Last week, Daniel got a puzzle out, worked on it for a while, and then started to put it away. I wondered what had happened since he had separated out all of the outside pieces and already started to put them together. My daughters are puzzle fiends, and I couldn't understand why he was giving up so quickly -- until I asked.
It turns out that Daniel did not know what to do next with the puzzle. He had heard me telling his sisters many times to separate out the edge pieces, so he did that. But I had never sat down with him and explained what to do after that.
This time I did. I stopped him from putting away the puzzle, and I worked with him, teaching him how to put together a puzzle by working on small sections at a time until he got the whole thing done.
This experience made me wonder: how many times have I expected my children to do something without teaching them how to do it? That's not fair, is it? And it sets them up for failure which is discouraging and makes them not want to try new things.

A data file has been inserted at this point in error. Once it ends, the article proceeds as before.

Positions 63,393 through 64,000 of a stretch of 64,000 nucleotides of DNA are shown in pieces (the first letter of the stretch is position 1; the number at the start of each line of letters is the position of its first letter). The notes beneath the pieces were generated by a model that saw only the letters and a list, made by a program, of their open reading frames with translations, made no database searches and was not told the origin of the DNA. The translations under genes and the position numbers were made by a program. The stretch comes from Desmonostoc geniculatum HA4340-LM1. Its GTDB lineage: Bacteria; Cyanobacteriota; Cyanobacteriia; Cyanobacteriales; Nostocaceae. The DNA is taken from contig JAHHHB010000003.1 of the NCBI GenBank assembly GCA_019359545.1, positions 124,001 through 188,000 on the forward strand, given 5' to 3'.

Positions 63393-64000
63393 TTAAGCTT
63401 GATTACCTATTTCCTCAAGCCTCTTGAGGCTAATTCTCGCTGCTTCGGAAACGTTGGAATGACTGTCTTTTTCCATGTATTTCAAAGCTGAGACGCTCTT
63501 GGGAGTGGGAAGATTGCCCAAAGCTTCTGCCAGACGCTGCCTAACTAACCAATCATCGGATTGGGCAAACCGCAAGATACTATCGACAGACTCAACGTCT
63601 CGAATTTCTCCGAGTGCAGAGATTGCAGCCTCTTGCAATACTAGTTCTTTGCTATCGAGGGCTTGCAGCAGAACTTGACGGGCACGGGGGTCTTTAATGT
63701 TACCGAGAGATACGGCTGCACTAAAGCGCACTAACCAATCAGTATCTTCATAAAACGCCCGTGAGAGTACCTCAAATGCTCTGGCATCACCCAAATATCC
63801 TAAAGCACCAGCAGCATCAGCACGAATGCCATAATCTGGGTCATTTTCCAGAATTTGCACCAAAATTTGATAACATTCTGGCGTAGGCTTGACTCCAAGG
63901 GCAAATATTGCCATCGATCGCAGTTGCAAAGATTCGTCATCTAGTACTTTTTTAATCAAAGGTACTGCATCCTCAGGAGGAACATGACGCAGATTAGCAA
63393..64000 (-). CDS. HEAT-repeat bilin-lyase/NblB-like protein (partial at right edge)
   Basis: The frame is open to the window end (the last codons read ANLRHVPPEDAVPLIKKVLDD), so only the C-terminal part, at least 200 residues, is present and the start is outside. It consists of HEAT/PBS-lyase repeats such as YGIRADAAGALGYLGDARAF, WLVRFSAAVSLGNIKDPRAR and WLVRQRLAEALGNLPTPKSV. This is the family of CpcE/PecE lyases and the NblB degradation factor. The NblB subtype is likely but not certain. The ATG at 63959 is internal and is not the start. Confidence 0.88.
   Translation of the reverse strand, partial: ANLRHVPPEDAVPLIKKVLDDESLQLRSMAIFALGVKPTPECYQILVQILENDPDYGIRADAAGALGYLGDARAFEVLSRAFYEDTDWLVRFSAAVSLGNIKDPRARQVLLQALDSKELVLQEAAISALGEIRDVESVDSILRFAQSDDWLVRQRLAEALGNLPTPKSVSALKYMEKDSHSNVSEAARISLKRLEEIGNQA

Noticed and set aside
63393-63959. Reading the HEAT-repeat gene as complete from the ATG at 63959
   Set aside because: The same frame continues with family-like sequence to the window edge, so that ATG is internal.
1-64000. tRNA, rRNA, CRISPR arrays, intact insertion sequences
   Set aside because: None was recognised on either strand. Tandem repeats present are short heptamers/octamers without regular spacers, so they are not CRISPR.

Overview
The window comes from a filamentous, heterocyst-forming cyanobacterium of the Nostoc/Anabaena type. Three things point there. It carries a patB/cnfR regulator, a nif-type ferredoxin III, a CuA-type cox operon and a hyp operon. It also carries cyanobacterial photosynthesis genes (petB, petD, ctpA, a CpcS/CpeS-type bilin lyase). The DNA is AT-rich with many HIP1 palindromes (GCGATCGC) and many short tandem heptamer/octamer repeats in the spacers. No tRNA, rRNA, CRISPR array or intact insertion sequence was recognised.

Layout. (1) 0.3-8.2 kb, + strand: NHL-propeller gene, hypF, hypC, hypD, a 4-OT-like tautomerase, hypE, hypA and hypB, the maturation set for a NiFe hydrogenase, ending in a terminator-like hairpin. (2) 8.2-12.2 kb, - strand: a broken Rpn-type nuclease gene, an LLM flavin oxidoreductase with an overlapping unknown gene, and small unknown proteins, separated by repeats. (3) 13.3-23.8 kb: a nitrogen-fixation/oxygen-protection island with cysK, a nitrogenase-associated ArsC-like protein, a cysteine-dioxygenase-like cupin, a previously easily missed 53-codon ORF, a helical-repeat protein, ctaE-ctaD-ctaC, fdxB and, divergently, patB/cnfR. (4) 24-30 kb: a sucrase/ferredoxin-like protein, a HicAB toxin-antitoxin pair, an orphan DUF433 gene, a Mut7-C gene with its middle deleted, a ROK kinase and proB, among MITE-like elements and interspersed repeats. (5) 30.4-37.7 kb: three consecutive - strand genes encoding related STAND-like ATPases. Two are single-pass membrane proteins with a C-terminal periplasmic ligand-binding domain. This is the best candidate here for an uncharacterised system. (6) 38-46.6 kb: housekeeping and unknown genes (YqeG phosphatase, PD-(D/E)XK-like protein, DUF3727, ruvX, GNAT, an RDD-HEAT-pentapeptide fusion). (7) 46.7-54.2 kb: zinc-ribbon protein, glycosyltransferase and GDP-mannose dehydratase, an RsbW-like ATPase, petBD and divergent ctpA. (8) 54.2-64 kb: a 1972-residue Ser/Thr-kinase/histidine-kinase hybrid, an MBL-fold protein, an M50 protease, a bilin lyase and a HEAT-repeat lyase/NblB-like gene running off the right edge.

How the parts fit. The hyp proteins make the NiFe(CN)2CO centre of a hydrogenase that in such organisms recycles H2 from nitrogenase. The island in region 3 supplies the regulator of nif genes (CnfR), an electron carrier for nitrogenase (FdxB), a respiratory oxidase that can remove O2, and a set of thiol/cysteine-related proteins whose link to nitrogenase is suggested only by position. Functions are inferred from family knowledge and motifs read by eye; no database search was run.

I determined after this experience to make sure that I've shown my children how to do something before asking them to do it, to make sure they know what they're doing.
Do you ever make this mistake? How did/do you deal with it?
First, I am a child of God, adopted into His family through the blood of His Son Jesus Christ. Second, I am helpmeet to my husband John of sixteen years. Third, I am mother to Sarah Beth who is ten years old, to Daniel who turned nine in February, to Rachel who turned seven at the end of January, to Mary who turned five in December, and to Hannah who turned one in February.